The Republicans right now are trending extremely conservative, and it's just -- I don't -- I don't think we have room for any of those extremes.
JUDY WOODRUFF: But for all the enthusiasm of these volunteers, national surveys of young voters show a more complex picture.
John Della Volpe is director of polling for Harvard's Institute of Politics.
JOHN DELLA VOLPE, Harvard Institute of Politics: It's almost night and day, Judy. You know, whereas young people four years ago were among the most enthusiastic members of the electorate, we see major dissatisfaction with the process, with the campaign, and far less political engagement than we had seen four years before.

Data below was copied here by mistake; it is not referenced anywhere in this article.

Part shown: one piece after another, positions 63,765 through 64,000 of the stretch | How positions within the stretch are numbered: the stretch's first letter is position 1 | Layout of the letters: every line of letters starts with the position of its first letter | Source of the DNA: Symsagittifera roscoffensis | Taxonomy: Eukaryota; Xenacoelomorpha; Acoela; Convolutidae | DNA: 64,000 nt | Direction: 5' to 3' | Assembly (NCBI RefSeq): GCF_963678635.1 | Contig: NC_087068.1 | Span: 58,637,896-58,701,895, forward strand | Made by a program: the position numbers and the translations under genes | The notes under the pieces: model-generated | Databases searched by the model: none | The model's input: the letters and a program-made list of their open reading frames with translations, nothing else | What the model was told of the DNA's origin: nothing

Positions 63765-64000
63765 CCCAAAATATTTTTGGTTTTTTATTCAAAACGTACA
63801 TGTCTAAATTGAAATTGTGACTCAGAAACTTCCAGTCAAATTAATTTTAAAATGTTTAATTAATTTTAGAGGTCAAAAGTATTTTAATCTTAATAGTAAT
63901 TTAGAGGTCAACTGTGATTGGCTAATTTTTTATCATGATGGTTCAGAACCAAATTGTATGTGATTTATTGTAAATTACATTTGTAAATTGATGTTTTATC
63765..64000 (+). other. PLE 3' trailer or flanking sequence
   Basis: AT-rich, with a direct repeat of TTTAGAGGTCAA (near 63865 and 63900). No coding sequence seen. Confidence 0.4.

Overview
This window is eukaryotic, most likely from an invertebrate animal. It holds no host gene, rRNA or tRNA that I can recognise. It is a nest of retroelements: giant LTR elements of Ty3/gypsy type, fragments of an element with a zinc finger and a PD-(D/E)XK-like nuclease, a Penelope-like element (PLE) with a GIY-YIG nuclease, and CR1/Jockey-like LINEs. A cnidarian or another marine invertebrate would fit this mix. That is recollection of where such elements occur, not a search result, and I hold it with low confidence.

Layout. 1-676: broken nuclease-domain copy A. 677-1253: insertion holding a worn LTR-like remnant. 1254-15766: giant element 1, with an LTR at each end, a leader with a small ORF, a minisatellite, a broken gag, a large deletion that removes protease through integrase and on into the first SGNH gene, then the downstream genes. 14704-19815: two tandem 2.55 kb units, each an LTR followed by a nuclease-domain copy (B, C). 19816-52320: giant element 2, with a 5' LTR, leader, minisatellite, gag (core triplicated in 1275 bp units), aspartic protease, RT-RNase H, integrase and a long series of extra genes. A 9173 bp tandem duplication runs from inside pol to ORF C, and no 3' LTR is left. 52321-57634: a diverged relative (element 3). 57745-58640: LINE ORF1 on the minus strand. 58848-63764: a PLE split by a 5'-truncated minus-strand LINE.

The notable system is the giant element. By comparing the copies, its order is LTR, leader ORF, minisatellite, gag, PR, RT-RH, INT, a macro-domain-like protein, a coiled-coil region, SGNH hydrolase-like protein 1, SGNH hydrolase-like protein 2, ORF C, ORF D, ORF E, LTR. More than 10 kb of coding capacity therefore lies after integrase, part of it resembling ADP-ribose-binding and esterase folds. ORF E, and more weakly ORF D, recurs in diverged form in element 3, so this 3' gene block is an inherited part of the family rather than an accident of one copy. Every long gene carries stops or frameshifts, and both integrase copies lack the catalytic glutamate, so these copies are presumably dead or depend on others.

JUDY WOODRUFF: Hoping to capitalize on that dissatisfaction, Mitt Romney's campaign is using new targeted smartphone applications in an effort to pull young voters toward their candidate.
Twenty-one-year-old OSU senior Niraj Antani says it's working.
NIRAJ ANTANI, student; I have had people come up to me who joined College Republicans who say, listen, you know, I fell into the hope and change trick in 2008.
And we have seen his records, and we want jobs when we graduate from college. And so, you know, we are considering voting for Governor Romney or we're voting for Gov. Romney.
JUDY WOODRUFF: At last weekend's game, young fans of Ohio State University's beloved Buckeyes had football, not politics, on their minds. Asked who they might support, a mixed picture emerged.